By 2050 it is expected that there will be 13.8 million Alzheimer's patients in the U.S. Families need to be prepared, since increasingly it is families taking care of the patients at home, not medical facilities.
It has long been expected that, as Americans continue to live longer, the number of elderly people who suffer from Alzheimer's disease would increase. When that is combined with the overall size of the Baby Boomer generation, then the number of people with the disease is expected to increase dramatically.
In fact, it already has.
The number of people who died from the disease in 2014 increased by 54% over those who died from it in 1999, according to Reuters in "U.S. Alzheimer's deaths jump 54 percent, many increasing dying at home."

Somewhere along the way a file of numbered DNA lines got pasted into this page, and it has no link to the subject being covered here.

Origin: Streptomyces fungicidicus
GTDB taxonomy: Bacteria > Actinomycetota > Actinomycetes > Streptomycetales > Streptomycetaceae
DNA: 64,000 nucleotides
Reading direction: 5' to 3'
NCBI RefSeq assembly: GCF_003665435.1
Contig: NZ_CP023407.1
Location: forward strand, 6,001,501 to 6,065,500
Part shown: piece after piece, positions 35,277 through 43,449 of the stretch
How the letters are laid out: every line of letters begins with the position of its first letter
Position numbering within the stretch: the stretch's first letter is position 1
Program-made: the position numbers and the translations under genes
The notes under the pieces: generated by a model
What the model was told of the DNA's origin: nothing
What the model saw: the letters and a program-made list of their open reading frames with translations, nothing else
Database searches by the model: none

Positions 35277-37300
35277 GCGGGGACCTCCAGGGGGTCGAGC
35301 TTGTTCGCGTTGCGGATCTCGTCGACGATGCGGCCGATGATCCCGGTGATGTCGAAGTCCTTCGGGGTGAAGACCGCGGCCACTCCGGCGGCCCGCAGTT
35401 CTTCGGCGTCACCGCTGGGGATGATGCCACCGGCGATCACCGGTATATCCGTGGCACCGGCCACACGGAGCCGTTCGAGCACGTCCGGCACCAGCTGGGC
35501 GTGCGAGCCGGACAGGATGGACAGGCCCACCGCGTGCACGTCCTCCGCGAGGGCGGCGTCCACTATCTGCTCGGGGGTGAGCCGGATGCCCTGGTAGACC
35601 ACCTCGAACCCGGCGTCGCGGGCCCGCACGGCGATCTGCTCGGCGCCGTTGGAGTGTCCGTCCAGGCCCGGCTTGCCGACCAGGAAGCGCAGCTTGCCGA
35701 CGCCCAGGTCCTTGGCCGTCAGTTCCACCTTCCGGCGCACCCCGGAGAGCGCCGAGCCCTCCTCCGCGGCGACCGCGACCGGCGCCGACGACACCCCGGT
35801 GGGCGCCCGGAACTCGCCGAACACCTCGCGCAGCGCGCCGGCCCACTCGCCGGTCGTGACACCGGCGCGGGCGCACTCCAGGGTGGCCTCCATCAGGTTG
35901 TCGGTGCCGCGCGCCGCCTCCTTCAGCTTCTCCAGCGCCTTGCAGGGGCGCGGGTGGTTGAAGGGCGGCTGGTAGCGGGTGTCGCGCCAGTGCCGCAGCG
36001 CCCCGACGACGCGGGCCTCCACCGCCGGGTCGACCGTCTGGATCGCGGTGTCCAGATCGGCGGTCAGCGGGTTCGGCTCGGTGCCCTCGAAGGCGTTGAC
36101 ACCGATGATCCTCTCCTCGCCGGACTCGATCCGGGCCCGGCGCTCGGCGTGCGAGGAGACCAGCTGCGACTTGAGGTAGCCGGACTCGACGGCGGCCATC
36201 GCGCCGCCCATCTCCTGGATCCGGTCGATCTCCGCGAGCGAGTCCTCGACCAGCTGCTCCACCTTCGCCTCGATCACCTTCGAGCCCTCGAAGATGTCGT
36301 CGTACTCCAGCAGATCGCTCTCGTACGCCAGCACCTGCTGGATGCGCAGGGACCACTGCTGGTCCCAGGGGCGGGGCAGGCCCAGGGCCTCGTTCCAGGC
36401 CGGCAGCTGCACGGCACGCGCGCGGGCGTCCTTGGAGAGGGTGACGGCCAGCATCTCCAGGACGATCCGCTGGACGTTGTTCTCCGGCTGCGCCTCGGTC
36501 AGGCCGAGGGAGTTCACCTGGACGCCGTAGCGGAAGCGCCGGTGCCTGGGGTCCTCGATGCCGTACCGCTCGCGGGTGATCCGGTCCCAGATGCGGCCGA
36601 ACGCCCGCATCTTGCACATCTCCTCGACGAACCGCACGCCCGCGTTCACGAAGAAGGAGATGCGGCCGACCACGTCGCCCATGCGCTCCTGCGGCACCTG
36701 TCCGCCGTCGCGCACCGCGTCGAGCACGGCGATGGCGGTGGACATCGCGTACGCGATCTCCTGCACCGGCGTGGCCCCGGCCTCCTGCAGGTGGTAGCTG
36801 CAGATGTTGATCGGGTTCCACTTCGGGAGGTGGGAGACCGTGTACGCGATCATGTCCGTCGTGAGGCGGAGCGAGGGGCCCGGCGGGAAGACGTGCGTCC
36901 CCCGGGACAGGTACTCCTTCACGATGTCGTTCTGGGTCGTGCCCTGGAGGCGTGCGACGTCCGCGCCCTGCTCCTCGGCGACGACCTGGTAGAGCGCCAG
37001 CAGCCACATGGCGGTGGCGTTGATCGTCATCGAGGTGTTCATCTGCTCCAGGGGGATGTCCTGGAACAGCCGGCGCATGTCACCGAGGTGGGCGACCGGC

In fact, 13.8 million Americans are expected to have Alzheimer's by 2050.
Consequently, families need to be prepared to deal with the disease now more than ever.
Over the same time period, the number of people who passed away from Alzheimer's at home nearly doubled to 24.9 percent.
It is difficult enough for families to handle the disease when the sufferer is being treated in a nursing home or other facility. However, when the patient is still living at home, families can have even bigger issues and often need more support than is available.
What these numbers reveal is that the U.S. needs to plan for the care that all of these expected patients will be needing.
At the same time, that planning needs to include support for families who take care of the sufferers in their homes.
Reference: Reuters (May 25, 2017) "U.S. Alzheimer's deaths jump 54 percent, many increasing dying at home."